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Democratic senator: Zelensky has no plans to meet with Giuliani

Posted February 18, 2020 2:04 p.m. EST

— Ukrainian President Volodymyr Zelensky told US senators last week he has no plans to meet with President Donald Trump's personal attorney, Rudy Giuliani, according to one of the senators who sat down with Zelensky.

Sen. Chris Murphy, a Connecticut Democrat, wrote Tuesday that he asked Zelensky when they met in Kiev if he still feels pressure to help with Giuliani's investigations to benefit Trump, Zelensky avoided giving a direct answer, Murphy said, but said he has no plans to meet with Giuliani.

"Zelensky clearly doesn't really want to talk about this, and I don't blame him. But he tells us that, though Giuliani has long wanted a meeting with him, he has always stayed clear of Giuliani and intends to keep it that way," Murphy wrote. "He has no intention of getting involved in American politics any more than he already has, unintentionally."

Murphy and Republican Sens. Ron Johnson of Wisconsin and John Barrasso of Wyoming met with Zelensky last week before heading to the Munich Security Conference in Germany. The senators' meeting with Zelensky, whose July 2019 phone call with Zelensky helped spark the House's impeachment of Trump, was an effort to show that the bipartisan support for Ukraine remained even after the bitterly fought impeachment of the President, Murphy said.

In Munich, Murphy also met with Iranian Foreign Minister Mohammad Javad Zarif, who was sanctioned by the Trump administration last year.

Zelensky played a key — if accidental — role in House Democrats' impeachment inquiry, after Trump asked him on their July 2019 phone call to investigate former Vice President Joe Biden and his son Hunter Biden. House investigators also uncovered a letter showing Giuliani had reached out to Zelensky to meet, and communicated with the Ukrainian president's top aides to urge them to announce investigations into the 2016 US election and Burisma, the company that hired Hunter Biden. Trump and his allies have repeatedly made unfounded and false claims to allege that the Bidens acted corruptly in Ukraine.

Murphy wrote that Zelensky said he had no intention of getting any more involved in US politics than he already had noting he became famous in America in a different way than he had ever imagined.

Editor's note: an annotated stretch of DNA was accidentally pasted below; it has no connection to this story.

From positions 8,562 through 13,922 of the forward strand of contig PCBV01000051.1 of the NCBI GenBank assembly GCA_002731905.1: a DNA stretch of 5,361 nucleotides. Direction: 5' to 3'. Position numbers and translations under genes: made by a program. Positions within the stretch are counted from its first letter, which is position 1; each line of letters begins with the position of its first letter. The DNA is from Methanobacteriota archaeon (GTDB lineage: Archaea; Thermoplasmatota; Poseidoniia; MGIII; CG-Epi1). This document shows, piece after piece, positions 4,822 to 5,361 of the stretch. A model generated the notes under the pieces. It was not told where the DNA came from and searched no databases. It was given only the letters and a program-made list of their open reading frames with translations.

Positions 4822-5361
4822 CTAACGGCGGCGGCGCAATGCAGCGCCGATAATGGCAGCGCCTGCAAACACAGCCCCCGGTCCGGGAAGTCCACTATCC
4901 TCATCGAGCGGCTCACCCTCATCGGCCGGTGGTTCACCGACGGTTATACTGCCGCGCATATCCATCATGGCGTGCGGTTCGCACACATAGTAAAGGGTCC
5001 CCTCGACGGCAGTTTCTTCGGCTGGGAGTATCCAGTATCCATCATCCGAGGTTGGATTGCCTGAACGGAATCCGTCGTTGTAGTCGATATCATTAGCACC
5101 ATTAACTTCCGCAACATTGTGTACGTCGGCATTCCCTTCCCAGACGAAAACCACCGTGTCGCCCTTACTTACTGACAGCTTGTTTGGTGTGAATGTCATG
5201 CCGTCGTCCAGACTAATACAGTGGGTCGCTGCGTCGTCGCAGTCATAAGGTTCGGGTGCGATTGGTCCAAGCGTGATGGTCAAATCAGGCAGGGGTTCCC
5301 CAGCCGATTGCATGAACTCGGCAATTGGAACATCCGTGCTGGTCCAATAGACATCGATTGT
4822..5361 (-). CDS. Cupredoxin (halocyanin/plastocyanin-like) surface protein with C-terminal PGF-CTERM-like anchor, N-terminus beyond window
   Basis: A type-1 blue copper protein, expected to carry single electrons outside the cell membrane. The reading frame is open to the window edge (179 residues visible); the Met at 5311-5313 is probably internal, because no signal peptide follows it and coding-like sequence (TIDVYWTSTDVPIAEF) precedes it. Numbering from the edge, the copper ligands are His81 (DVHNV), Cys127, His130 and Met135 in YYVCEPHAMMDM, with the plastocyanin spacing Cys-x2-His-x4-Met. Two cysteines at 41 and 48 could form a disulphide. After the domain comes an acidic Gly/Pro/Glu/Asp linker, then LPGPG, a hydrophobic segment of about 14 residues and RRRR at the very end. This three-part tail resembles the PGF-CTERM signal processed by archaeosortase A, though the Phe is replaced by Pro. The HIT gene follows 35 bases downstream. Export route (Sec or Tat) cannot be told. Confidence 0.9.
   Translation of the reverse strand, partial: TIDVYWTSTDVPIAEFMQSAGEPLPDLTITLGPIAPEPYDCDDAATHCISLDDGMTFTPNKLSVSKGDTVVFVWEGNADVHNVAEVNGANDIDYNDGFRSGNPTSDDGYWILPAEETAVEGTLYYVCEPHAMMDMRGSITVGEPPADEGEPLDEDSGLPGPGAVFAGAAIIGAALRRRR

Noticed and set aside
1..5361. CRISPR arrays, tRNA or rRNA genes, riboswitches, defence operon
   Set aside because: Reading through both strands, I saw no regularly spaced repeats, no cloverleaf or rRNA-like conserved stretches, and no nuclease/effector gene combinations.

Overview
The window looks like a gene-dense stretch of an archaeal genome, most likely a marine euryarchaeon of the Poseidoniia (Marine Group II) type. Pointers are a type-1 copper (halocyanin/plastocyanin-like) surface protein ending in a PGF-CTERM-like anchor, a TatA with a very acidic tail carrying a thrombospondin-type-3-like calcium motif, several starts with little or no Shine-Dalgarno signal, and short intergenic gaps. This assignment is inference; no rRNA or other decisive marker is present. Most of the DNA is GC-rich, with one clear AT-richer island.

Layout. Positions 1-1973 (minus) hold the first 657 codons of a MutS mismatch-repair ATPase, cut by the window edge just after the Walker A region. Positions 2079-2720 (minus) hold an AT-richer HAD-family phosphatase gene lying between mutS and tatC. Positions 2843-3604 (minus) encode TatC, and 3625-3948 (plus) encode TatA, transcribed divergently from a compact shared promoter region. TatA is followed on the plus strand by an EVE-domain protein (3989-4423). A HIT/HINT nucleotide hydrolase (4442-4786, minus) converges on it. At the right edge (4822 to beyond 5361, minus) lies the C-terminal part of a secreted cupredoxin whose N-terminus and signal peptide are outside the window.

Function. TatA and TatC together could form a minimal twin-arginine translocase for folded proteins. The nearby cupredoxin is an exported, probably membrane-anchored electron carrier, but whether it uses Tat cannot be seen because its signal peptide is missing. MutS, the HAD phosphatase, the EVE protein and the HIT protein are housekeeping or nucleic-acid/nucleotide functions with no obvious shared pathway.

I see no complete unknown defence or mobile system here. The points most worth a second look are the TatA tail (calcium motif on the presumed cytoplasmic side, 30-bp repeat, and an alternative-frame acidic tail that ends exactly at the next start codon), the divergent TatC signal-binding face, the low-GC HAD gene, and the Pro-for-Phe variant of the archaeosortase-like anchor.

"As an actor, I always dreamed of becoming famous in America," Zelensky said to Murphy and Portman in English, according to Murphy's post. "And now I'm famous in America. But not the way I wanted!"

The "fragile" nature of the US-Ukrainian relationship was on display in their meeting, Murphy said, when Zelensky mentioned a report from Radio Free Europe claiming he met with a Russian official during his trip to the Middle East, which he says is false. Zelensky said he was worried about it because it could create the appearance that the US government is trying to undermine the Ukrainian government, given that Radio Free Europe is funded by the US government.

Murphy wrote that he was concerned about David Holmes, a career State Department official who testified during the House impeachment inquiry that former US Ambassador Gordon Sondland told him that Trump cared more about the investigation into the Bidens than Ukraine. The US senators met with Holmes and Kristina Kvien, now the top US diplomat in Ukraine, who Murphy noted was the fifth chief of mission at the embassy in the last year.

The Trump administration has not named a new ambassador for the post since Bill Taylor left in January.

Murphy also confirmed in his post that he met in Munich with Zarif on the sidelines of the Munich Security Conference, saying they discussed the tensions over the killing of Qasem Soleimani, the war in Yemen and American prisons held in Iran.

"I don't know whether my visit with Zarif will make a difference," Murphy wrote. "I'm not the President or the Secretary of State — I'm just a rank and file U.S. Senator. I cannot conduct diplomacy on behalf of the whole of the U.S. government, and I don't pretend to be in a position to do so. But if Trump isn't going to talk to Iran, then someone should. And Congress is a co-equal branch of government, responsible along with the Executive for setting foreign policy. A lack of dialogue leaves nations guessing about their enemy's intentions, and guessing wrong can lead to catastrophic mistakes."

Conservative website the Federalist first reported that Murphy had met with Zarif at the security conference. Last year, the US sanctioned Zarif as it ramped up pressure on Tehran.

Secretary of State Mike Pompeo was asked Tuesday about a US senator meeting with Zarif, though the question did not say that it was Murphy who sat down with the Iranian foreign minister.

"This guy's designated by the United States of America. He's the foreign minister for a country who shot down a commercial airliner and has yet to turn over the black boxes. This is the foreign minister of a country that killed an American on December 27. And is the Foreign Minister for the country of the world's largest state sponsor of terror and the world's largest sponsor of anti-Semitism. If they met, I don't know what they said. I hope they were reinforcing America's foreign policy, not their own," Pompeo said.

Murphy's office did give the State Department a heads up that he would potentially be meeting Foreign Minister Zarif ahead of the trip, according to a Murphy aide. The State Department replied and said that the US embassy could not help assist in setting up the meeting, the aide said.

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